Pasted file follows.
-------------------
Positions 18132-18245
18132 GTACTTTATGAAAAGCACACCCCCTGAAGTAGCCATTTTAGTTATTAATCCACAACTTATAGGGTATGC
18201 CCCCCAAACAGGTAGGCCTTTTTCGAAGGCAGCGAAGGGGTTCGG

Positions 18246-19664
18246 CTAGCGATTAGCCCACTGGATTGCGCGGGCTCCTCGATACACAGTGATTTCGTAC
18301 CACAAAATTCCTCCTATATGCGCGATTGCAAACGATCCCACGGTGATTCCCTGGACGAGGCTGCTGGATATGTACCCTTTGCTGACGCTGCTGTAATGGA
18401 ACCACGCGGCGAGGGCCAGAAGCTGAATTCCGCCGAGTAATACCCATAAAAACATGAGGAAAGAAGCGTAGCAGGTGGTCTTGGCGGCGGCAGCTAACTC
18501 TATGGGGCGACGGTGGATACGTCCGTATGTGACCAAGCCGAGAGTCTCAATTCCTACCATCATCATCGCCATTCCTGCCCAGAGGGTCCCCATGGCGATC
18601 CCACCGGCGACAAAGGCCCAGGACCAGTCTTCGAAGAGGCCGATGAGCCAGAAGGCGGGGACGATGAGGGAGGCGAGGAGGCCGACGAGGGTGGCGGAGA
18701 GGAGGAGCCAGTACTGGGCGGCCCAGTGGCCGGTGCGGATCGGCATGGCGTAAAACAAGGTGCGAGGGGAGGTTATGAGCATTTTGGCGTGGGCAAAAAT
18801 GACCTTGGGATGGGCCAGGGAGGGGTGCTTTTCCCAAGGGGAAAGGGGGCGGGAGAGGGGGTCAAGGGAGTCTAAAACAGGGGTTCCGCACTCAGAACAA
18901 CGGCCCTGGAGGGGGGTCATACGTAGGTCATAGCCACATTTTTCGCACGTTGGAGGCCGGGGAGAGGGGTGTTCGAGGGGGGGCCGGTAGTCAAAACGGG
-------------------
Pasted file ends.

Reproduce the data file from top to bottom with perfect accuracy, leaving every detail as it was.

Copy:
Positions 18132-18245
18132 GTACTTTATGAAAAGCACACCCCCTGAAGTAGCCATTTTAGTTATTAATCCACAACTTATAGGGTATGC
18201 CCCCCAAACAGGTAGGCCTTTTTCGAAGGCAGCGAAGGGGTTCGG

Positions 18246-19664
18246 CTAGCGATTAGCCCACTGGATTGCGCGGGCTCCTCGATACACAGTGATTTCGTAC
18301 CACAAAATTCCTCCTATATGCGCGATTGCAAACGATCCCACGGTGATTCCCTGGACGAGGCTGCTGGATATGTACCCTTTGCTGACGCTGCTGTAATGGA
18401 ACCACGCGGCGAGGGCCAGAAGCTGAATTCCGCCGAGTAATACCCATAAAAACATGAGGAAAGAAGCGTAGCAGGTGGTCTTGGCGGCGGCAGCTAACTC
18501 TATGGGGCGACGGTGGATACGTCCGTATGTGACCAAGCCGAGAGTCTCAATTCCTACCATCATCATCGCCATTCCTGCCCAGAGGGTCCCCATGGCGATC
18601 CCACCGGCGACAAAGGCCCAGGACCAGTCTTCGAAGAGGCCGATGAGCCAGAAGGCGGGGACGATGAGGGAGGCGAGGAGGCCGACGAGGGTGGCGGAGA
18701 GGAGGAGCCAGTACTGGGCGGCCCAGTGGCCGGTGCGGATCGGCATGGCGTAAAACAAGGTGCGAGGGGAGGTTATGAGCATTTTGGCGTGGGCAAAAAT
18801 GACCTTGGGATGGGCCAGGGAGGGGTGCTTTTCCCAAGGGGAAAGGGGGCGGGAGAGGGGGTCAAGGGAGTCTAAAACAGGGGTTCCGCACTCAGAACAA
18901 CGGCCCTGGAGGGGGGTCATACGTAGGTCATAGCCACATTTTTCGCACGTTGGAGGCCGGGGAGAGGGGTGTTCGAGGGGGGGCCGGTAGTCAAAACGGG